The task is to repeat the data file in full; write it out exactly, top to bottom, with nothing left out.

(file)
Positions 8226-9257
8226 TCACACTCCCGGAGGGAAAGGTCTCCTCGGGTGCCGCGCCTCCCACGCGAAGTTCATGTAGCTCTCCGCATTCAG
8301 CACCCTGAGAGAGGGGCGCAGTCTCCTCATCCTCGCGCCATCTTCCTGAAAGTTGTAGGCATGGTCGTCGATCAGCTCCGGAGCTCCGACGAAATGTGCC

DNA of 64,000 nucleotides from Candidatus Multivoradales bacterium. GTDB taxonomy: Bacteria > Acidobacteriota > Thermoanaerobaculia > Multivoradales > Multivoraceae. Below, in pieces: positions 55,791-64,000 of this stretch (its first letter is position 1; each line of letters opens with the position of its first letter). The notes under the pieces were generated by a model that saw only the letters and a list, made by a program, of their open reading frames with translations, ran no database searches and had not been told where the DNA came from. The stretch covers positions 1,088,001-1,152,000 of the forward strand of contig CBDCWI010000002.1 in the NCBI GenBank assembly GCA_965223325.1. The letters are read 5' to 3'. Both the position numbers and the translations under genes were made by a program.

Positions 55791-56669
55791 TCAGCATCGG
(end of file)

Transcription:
Positions 8226-9257
8226 TCACACTCCCGGAGGGAAAGGTCTCCTCGGGTGCCGCGCCTCCCACGCGAAGTTCATGTAGCTCTCCGCATTCAG
8301 CACCCTGAGAGAGGGGCGCAGTCTCCTCATCCTCGCGCCATCTTCCTGAAAGTTGTAGGCATGGTCGTCGATCAGCTCCGGAGCTCCGACGAAATGTGCC

DNA of 64,000 nucleotides from Candidatus Multivoradales bacterium. GTDB taxonomy: Bacteria > Acidobacteriota > Thermoanaerobaculia > Multivoradales > Multivoraceae. Below, in pieces: positions 55,791-64,000 of this stretch (its first letter is position 1; each line of letters opens with the position of its first letter). The notes under the pieces were generated by a model that saw only the letters and a list, made by a program, of their open reading frames with translations, ran no database searches and had not been told where the DNA came from. The stretch covers positions 1,088,001-1,152,000 of the forward strand of contig CBDCWI010000002.1 in the NCBI GenBank assembly GCA_965223325.1. The letters are read 5' to 3'. Both the position numbers and the translations under genes were made by a program.

Positions 55791-56669
55791 TCAGCATCGG